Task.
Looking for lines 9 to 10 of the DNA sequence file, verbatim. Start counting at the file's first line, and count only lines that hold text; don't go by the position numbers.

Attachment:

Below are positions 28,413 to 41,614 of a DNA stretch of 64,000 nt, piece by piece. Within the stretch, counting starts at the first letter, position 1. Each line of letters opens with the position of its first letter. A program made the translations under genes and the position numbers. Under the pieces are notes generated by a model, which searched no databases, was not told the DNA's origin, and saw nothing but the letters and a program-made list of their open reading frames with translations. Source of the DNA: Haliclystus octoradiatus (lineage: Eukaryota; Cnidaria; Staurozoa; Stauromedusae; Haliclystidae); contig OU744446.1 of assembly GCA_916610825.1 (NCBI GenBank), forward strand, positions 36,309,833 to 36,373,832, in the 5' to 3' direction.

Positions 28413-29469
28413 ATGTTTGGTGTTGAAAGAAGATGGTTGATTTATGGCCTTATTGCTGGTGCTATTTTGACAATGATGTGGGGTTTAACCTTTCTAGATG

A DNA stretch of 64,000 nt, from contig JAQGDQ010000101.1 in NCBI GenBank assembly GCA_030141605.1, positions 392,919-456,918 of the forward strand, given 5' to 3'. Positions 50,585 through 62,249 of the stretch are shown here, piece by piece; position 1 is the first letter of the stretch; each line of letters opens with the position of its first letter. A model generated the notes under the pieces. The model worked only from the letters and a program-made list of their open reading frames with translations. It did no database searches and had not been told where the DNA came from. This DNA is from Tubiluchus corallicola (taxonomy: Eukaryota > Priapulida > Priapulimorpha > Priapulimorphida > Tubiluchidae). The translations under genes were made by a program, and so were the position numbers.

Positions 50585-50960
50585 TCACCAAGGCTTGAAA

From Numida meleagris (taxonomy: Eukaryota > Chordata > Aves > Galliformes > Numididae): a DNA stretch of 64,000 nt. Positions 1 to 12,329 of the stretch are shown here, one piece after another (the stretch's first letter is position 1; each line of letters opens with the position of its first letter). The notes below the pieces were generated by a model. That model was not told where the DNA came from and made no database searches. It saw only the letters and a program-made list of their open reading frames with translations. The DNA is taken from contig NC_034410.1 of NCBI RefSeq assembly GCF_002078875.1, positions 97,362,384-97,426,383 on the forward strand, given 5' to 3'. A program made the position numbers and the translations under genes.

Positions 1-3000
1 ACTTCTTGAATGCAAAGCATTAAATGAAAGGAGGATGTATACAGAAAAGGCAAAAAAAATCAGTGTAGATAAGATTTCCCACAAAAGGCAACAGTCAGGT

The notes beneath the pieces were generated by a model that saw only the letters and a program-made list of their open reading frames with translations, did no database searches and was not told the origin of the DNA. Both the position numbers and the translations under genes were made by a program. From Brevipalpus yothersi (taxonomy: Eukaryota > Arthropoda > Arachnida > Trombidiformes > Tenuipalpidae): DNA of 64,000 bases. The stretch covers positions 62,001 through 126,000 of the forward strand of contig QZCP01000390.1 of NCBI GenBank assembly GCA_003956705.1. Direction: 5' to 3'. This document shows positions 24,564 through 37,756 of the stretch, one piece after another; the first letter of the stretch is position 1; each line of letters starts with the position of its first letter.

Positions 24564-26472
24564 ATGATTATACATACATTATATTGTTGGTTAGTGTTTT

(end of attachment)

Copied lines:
1 ACTTCTTGAATGCAAAGCATTAAATGAAAGGAGGATGTATACAGAAAAGGCAAAAAAAATCAGTGTAGATAAGATTTCCCACAAAAGGCAACAGTCAGGT

The notes beneath the pieces were generated by a model that saw only the letters and a program-made list of their open reading frames with translations, did no database searches and was not told the origin of the DNA. Both the position numbers and the translations under genes were made by a program. From Brevipalpus yothersi (taxonomy: Eukaryota > Arthropoda > Arachnida > Trombidiformes > Tenuipalpidae): DNA of 64,000 bases. The stretch covers positions 62,001 through 126,000 of the forward strand of contig QZCP01000390.1 of NCBI GenBank assembly GCA_003956705.1. Direction: 5' to 3'. This document shows positions 24,564 through 37,756 of the stretch, one piece after another; the first letter of the stretch is position 1; each line of letters starts with the position of its first letter.